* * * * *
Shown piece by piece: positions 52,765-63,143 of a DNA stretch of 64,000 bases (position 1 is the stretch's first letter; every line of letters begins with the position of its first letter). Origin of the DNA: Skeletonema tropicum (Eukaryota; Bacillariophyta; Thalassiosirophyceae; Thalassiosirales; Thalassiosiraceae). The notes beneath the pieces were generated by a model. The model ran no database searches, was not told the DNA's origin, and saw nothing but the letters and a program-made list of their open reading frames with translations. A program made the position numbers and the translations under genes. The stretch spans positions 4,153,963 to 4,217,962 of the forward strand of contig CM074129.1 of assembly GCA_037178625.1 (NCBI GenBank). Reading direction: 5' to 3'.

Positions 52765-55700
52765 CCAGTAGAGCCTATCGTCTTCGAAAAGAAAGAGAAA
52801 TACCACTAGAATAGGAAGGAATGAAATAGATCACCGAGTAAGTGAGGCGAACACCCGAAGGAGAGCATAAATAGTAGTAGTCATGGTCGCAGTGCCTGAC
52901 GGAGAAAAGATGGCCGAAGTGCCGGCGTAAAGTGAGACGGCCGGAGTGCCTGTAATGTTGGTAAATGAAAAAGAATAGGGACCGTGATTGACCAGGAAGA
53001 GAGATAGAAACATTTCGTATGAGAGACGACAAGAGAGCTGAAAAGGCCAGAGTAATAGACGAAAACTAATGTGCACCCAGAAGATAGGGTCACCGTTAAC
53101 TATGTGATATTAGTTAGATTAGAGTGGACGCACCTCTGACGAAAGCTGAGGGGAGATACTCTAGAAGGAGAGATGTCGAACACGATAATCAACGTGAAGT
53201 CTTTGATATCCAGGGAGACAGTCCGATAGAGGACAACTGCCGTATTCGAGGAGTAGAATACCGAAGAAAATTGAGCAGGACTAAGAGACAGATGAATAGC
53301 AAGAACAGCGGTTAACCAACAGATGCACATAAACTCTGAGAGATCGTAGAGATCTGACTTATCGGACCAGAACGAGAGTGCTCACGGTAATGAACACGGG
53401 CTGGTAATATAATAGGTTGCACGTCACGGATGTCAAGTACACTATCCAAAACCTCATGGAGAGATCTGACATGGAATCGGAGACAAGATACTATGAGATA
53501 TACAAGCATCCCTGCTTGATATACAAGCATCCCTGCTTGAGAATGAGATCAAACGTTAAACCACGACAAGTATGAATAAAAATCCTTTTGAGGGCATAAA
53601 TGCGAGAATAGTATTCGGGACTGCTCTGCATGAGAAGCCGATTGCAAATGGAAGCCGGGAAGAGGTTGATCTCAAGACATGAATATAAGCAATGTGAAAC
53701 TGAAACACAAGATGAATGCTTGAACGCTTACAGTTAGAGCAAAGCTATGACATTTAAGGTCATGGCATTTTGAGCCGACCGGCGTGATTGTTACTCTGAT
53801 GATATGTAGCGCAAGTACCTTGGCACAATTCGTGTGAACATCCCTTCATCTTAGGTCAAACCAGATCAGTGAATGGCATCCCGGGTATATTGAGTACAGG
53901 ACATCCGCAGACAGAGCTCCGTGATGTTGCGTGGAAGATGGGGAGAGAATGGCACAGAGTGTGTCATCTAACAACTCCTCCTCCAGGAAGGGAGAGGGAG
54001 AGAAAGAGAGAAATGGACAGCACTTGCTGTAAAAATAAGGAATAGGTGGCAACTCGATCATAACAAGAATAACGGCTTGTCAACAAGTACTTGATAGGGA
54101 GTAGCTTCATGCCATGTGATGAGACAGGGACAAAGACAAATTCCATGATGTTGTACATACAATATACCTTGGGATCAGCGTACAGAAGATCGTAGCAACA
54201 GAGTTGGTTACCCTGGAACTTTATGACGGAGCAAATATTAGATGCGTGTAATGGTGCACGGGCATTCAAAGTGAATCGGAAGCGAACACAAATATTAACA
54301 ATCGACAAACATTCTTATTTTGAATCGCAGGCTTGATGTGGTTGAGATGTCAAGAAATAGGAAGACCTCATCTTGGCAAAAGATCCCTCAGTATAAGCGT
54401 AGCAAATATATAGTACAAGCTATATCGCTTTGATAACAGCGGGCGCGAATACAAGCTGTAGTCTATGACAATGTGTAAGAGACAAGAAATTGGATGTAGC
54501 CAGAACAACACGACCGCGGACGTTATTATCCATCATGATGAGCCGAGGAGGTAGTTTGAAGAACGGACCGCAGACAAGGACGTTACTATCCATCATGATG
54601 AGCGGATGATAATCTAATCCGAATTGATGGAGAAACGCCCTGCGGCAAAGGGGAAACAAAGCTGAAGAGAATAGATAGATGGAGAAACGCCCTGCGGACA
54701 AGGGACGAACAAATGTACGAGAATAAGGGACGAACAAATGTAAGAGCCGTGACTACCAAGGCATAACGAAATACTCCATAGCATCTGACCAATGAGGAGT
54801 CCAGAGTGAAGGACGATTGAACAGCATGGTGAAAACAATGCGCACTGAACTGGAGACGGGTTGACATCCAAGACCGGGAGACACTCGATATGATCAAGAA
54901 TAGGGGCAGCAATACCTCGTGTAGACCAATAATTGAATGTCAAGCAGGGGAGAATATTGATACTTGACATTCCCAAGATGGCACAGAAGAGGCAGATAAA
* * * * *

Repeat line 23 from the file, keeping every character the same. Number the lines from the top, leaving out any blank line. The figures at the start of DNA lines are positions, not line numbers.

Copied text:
54701 AGGGACGAACAAATGTACGAGAATAAGGGACGAACAAATGTAAGAGCCGTGACTACCAAGGCATAACGAAATACTCCATAGCATCTGACCAATGAGGAGT